In 1961, with the New York School of Painting already an international phenomenon in its influence on artists around the world, the authors undertook a study of twenty-five men and women who were painters or sculptors, in an attempt to catch the essence of that particular vanguard, and perhaps to say something useful about the nature of artistic vanguards in general. The artists that Rosenberg and Fliegel interviewed were chosen from among the obviously successful painters and sculptors, those who were known to the public and to whom the reputation of American art everywhere might reasonably be attributed. The artists turned out to be the most individual, though a good proportion of them had shared experience of working for the WPA; after earning their living by the American equivalent of social realism, they felt a sense of liberation in turning to abstraction in painting and sculpture. The individualists were certainly united in that sense, and sometimes also in their express distaste for the middle class–the class into which the largest of them had been born. This is a single instance of a rich and stimulating texture of genuine insights into the psychology of a creative minority, at work in a country that is on the whole not much interested in art.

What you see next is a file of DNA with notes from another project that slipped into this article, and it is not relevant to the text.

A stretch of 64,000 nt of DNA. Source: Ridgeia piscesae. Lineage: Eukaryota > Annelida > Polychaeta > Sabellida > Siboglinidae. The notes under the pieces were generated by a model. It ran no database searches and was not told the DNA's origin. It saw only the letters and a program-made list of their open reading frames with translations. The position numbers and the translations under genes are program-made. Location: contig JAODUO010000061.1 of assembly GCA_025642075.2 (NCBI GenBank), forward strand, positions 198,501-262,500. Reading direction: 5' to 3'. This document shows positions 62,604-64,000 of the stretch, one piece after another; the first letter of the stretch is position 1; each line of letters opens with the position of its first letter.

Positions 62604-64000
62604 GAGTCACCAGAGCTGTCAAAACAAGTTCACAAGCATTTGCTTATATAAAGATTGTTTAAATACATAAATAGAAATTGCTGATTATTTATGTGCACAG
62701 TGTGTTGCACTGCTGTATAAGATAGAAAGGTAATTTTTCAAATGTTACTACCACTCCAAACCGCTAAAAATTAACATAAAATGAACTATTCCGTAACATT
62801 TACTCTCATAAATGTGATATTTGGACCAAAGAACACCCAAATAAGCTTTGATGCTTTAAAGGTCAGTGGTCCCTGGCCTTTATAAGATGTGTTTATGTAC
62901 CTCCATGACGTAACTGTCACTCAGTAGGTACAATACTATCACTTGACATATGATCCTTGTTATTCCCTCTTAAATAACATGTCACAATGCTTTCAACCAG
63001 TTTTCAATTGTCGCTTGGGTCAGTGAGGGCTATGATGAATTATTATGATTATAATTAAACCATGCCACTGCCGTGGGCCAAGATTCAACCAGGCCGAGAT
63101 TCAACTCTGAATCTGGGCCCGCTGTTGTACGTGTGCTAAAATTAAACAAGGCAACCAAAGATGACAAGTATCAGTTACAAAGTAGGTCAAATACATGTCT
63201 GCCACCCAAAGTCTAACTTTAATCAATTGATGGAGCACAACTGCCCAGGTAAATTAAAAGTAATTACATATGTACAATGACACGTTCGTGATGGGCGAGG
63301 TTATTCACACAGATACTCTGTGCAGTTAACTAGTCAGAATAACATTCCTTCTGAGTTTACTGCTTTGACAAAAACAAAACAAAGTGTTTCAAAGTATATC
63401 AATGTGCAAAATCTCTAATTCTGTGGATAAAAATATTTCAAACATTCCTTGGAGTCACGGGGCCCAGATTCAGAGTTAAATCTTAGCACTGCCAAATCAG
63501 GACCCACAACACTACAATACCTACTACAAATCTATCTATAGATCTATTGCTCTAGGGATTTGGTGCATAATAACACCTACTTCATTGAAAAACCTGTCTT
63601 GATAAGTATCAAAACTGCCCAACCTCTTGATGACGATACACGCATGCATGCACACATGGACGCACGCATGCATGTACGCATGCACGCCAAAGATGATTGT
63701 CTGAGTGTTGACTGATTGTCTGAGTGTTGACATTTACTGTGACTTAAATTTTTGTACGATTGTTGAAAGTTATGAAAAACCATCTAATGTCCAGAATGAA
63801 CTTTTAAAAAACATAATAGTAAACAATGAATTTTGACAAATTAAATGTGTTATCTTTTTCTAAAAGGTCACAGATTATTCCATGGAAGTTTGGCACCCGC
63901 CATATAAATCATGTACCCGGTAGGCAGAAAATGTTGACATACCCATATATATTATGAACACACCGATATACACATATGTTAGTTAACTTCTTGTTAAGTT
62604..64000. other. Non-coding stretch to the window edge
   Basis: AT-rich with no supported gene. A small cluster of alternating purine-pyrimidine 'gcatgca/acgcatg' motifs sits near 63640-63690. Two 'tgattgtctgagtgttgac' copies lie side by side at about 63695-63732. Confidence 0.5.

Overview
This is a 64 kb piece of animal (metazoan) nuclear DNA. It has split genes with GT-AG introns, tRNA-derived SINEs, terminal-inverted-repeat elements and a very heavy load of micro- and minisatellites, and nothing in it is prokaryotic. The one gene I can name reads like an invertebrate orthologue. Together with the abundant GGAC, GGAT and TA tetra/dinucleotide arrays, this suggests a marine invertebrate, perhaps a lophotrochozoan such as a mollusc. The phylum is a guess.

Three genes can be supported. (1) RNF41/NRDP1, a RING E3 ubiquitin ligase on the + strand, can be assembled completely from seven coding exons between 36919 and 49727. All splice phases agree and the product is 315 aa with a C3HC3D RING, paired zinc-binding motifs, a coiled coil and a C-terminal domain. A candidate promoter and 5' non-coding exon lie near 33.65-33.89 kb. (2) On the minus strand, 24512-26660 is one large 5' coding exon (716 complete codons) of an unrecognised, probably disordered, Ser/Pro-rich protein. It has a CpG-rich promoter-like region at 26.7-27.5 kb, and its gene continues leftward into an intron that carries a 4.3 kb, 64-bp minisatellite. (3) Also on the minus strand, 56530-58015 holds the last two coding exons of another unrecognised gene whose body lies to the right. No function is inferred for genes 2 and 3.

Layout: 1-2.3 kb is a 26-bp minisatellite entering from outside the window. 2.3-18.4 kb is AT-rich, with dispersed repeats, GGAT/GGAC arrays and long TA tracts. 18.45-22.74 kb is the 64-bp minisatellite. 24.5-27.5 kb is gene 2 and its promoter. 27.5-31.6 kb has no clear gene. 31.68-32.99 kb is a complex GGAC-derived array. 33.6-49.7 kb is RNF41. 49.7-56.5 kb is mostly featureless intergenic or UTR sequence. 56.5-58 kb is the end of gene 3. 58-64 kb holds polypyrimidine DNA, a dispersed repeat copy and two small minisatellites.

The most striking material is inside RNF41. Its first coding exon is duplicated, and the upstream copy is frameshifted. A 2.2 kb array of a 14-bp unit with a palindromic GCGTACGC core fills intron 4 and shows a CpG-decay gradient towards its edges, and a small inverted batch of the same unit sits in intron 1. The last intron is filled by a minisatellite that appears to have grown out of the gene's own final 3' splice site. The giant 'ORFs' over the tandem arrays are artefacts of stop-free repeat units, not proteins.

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"...an absorbing account of outpourings of 29 prominent New York artists about themselves, their work and almost anything that they thought had some bearing on their activities." (Carroll C. Pratt Contemporary Psychology)
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Descrizione libro New Amsterdam Books, 1998. Paperback. Condizione libro: New. Never used!. Codice libro della libreria P110941533972
Descrizione libro New Amsterdam Books, 1998. Paperback. Condizione libro: New. book. Codice libro della libreria M0941533972